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What Is A Homeowners Insurance Premium? – Forbes Advisor

What Is A Homeowners Insurance Premium? – Forbes Advisor

The average sales price of a new single-family home in the U.S. in 2020 was $391,900, according to the U.S. Census Bureau. For most homeowners, your home is your biggest investment. The best way to protect that investment from disasters like fires and tornadoes is with homeowners insurance.

What Is a Homeowners Insurance Premium?

A homeowners insurance premium is the amount of money you pay to keep your home insurance policy active. You can typically pay your home insurance bill monthly, quarterly or annually.

If you have a mortgage, your lender might require you to have home insurance and roll your home insurance premium into your mortgage payments.

What Does Home Insurance Cover?

A standard home insurance policy (called an HO-3) covers your house for any type of damage that’s not specifically excluded. Damage from fire, smoke, wind and more is covered. It also covers attached and unattached structures on your property.

A standard home insurance policy covers your personal belongings for specific “perils.” Tornadoes, explosions, fire, theft and vandalism are just some of the problems covered by home insurance.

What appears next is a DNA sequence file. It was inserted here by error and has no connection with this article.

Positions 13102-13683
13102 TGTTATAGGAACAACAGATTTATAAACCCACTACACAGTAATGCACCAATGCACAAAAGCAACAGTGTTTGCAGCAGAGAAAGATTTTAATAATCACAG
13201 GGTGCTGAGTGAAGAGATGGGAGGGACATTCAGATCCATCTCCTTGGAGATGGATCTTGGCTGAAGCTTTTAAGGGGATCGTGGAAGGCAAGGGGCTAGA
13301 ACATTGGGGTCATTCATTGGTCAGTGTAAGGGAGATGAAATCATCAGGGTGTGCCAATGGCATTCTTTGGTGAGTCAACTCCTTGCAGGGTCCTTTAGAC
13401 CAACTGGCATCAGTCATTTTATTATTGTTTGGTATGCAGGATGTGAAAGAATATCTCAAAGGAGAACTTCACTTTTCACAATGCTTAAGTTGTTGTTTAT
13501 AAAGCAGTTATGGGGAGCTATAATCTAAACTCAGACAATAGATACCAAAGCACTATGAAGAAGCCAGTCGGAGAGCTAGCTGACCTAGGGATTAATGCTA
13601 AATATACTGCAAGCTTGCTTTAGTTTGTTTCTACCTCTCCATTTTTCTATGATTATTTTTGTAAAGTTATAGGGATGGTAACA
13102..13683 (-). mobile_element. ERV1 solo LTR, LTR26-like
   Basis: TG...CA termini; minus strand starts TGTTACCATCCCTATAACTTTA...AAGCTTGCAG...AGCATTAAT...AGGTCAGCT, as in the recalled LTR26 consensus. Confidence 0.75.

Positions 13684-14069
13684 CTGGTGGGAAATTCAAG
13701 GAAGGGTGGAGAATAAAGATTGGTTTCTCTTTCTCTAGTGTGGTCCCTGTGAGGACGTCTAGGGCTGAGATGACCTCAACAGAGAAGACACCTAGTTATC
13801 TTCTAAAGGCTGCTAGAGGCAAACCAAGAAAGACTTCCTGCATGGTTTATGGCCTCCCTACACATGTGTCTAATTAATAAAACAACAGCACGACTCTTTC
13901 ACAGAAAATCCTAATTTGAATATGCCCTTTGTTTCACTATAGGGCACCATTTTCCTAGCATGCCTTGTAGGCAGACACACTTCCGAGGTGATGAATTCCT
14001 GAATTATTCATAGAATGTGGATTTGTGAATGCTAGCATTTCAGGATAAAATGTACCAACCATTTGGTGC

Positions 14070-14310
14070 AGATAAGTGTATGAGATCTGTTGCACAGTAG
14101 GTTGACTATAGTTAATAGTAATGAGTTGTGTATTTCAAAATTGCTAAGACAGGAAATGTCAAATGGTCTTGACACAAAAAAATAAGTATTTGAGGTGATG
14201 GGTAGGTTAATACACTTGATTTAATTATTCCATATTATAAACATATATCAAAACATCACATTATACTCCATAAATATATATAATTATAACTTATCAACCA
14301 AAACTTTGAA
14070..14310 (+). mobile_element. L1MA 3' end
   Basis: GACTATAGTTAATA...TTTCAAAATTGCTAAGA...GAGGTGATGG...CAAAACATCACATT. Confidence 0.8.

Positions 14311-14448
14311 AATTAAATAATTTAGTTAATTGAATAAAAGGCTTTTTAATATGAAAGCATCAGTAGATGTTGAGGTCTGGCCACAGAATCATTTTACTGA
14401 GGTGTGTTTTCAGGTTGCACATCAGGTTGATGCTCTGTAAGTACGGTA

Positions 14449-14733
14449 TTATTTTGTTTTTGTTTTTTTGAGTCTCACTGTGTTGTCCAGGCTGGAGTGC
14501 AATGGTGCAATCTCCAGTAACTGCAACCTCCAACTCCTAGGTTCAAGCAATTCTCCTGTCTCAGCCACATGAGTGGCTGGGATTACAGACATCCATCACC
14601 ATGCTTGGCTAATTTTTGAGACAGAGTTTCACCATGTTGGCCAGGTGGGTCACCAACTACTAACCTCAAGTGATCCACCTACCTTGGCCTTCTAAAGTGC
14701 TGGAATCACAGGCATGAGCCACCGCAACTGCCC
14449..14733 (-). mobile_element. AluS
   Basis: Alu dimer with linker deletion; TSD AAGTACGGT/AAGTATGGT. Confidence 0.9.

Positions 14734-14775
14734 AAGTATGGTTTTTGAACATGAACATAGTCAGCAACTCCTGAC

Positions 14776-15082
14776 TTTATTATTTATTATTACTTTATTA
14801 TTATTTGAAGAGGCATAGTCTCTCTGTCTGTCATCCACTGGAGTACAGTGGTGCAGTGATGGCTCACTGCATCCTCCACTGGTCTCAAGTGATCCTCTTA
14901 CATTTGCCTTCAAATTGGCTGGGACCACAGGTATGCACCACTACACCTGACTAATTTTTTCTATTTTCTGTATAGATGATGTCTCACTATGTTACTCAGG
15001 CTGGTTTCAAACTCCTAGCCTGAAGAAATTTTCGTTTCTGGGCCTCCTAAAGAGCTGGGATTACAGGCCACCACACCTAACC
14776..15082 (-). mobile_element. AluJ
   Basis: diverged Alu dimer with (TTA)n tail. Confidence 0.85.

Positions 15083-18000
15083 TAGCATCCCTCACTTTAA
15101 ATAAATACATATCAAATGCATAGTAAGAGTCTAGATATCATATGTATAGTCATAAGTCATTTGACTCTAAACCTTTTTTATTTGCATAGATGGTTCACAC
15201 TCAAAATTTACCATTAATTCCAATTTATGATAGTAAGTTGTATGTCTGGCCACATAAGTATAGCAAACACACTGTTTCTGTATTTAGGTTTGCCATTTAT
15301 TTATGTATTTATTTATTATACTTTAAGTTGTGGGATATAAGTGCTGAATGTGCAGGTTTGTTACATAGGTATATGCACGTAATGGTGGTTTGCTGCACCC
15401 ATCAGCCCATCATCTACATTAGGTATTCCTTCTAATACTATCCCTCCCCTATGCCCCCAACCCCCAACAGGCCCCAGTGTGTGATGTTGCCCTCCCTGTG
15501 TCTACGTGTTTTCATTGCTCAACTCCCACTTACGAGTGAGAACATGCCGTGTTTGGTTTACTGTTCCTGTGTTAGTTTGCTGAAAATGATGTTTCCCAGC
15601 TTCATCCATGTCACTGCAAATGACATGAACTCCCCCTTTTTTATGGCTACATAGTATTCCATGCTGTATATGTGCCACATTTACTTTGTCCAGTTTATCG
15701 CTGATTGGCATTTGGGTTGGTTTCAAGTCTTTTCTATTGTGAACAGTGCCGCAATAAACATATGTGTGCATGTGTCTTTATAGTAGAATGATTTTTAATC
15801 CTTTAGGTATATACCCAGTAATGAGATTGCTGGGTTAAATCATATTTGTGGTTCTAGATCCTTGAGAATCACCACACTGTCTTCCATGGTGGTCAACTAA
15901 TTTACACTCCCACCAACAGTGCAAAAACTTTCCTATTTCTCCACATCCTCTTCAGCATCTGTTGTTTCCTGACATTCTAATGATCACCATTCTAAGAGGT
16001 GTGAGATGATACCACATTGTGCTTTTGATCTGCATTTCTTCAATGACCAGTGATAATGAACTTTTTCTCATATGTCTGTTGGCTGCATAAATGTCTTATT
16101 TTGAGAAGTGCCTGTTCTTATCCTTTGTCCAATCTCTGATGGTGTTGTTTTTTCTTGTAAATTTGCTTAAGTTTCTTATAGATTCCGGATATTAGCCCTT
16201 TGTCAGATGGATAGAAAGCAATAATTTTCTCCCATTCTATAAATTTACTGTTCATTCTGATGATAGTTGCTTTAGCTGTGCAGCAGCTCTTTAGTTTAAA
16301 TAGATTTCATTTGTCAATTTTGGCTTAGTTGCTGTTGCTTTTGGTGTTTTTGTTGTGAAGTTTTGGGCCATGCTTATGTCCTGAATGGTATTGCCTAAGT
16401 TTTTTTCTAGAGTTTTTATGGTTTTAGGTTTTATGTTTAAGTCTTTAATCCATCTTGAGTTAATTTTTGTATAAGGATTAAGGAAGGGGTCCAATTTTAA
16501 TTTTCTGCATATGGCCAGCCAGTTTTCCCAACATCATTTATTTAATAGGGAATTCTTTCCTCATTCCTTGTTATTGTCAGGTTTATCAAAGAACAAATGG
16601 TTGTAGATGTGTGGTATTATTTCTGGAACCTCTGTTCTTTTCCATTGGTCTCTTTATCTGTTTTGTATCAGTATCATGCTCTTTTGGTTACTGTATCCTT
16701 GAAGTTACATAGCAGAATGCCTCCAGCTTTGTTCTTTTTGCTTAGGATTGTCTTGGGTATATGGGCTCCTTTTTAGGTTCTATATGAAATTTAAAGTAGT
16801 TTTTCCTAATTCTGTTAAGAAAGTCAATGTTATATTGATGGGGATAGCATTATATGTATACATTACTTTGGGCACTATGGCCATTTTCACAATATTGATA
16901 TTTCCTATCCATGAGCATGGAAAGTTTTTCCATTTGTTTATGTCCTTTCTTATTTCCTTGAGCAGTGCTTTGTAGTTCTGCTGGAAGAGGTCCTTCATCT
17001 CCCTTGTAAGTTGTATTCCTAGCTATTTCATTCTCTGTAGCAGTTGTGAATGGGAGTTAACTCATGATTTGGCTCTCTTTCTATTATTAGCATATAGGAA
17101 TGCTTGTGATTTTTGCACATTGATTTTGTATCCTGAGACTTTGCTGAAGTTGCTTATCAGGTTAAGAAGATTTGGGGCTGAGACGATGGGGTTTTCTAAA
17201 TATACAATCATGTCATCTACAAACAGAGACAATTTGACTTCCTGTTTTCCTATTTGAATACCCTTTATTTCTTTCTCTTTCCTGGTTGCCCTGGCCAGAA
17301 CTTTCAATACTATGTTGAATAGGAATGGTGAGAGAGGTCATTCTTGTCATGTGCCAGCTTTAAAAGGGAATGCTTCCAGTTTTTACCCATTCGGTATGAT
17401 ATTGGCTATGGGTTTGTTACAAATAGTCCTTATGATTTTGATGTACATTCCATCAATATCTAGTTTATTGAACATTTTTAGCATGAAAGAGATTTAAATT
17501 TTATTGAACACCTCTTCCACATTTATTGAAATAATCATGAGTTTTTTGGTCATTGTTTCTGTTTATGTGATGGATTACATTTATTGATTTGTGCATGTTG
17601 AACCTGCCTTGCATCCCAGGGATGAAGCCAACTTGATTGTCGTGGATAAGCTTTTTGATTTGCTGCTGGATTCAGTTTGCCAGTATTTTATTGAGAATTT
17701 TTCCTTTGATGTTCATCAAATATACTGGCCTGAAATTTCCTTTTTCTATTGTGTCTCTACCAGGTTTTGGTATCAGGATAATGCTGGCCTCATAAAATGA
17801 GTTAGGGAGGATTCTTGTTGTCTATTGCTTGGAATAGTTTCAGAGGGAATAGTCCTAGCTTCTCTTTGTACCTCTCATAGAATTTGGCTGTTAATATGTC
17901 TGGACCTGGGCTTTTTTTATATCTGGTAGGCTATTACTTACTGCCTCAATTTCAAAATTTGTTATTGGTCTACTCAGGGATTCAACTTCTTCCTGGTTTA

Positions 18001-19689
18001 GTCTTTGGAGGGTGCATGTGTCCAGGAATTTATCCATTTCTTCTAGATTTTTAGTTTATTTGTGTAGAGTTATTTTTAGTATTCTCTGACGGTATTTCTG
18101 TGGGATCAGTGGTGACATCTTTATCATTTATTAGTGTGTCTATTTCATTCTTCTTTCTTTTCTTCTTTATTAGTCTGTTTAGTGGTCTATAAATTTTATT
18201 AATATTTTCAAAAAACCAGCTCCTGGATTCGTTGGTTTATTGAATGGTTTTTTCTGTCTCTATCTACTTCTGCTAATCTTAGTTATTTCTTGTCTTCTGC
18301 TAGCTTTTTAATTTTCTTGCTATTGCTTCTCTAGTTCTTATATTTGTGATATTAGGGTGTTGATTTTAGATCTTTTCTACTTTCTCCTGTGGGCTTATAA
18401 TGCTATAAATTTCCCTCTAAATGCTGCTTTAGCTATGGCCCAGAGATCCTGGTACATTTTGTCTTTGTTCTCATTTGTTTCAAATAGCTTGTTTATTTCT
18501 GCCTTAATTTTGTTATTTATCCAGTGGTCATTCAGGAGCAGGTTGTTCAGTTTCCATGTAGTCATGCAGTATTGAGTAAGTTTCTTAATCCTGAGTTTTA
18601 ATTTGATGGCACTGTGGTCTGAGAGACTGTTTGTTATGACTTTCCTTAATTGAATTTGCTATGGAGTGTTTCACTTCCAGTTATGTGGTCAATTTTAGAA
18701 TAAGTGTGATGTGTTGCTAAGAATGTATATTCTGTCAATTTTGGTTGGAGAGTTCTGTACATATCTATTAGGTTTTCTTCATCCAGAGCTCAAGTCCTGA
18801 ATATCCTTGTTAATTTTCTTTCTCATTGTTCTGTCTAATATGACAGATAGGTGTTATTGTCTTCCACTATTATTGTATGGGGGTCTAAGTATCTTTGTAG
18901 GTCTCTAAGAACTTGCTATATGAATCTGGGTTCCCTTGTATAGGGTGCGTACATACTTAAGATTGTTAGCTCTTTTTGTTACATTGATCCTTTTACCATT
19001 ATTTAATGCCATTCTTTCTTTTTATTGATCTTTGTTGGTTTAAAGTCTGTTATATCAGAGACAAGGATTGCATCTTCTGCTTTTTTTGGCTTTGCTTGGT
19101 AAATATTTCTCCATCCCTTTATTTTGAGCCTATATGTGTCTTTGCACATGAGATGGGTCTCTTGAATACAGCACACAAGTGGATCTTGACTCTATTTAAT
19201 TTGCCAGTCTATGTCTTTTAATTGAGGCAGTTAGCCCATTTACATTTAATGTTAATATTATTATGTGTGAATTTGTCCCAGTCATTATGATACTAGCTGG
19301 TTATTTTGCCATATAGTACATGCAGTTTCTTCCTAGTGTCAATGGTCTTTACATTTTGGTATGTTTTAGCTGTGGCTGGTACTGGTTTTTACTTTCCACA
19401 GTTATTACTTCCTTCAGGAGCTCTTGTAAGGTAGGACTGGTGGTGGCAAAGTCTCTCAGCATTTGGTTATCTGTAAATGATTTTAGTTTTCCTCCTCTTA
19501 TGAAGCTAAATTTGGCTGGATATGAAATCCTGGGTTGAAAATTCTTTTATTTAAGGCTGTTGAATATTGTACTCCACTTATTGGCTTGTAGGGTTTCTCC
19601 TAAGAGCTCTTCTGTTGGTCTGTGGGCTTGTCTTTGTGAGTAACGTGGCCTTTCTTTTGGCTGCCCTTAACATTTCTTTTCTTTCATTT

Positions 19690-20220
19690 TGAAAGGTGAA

You’ll also have coverage for other types of problems, such as:

Home insurance doesn’t cover every problem. For example, common exclusions found in an HO-3 include earthquakes, water damage from floods, sewer back-ups, sinkholes and wear and tear.

How Much Does Homeowners Insurance Cost?

Nationwide, the average annual homeowners insurance premium with $300,000 in dwelling coverage is $1,729, according to a Forbes Advisor analysis of home insurance rates. Your costs will depend on several factors, including the cost to rebuild the home, the age of the home, your location and other factors, like your claims history and how much coverage you choose.

Average homeowners insurance premiums by state

StateAverage annual premium

Alabama

$2,236
Alaska$1,247

Arizona

$1,495

Arkansas

$2,595

California

$1,171

Colorado

$2,761

Connecticut

$1,614

Delaware

$1,026
District of Columbia$1,118

Florida

$2,173

Georgia

$1,632
Hawaii$558
Idaho$1,073

Illinois

$1,812

Indiana

$1,517
Iowa$1,729
Kansas$3,035

Kentucky

$2,376

Louisiana

$2,988

Maine

$1,035

Maryland

$1,241

Massachusetts

$1,474

Michigan

$1,602

Minnesota

$2,000

Mississippi

$2,899
Missouri$2,504
Montana$1,990
Nebraska$3,309
Nevada$1,083

New Hampshire

$961

New Jersey

$978

New Mexico

$1,724

New York

$1,226

North Carolina

$2,452
North Dakota$2,086

Ohio

$1,177

Oklahoma

$4,122

Oregon

$834

Pennsylvania

$1,079

Rhode Island

$1,326

South Carolina

$1,599
South Dakota$2,571

Tennessee

$1,747

Texas

$2,827
Utah$817

Vermont

$944
Virginia$1,292

Washington

$1,221
West Virginia$1,426

Wisconsin

$1,078
Wyoming$1,423

How Are Homeowners Insurance Premiums Determined?

Here are factors insurance companies typically use to determine a home insurance premium.

Your home’s characteristics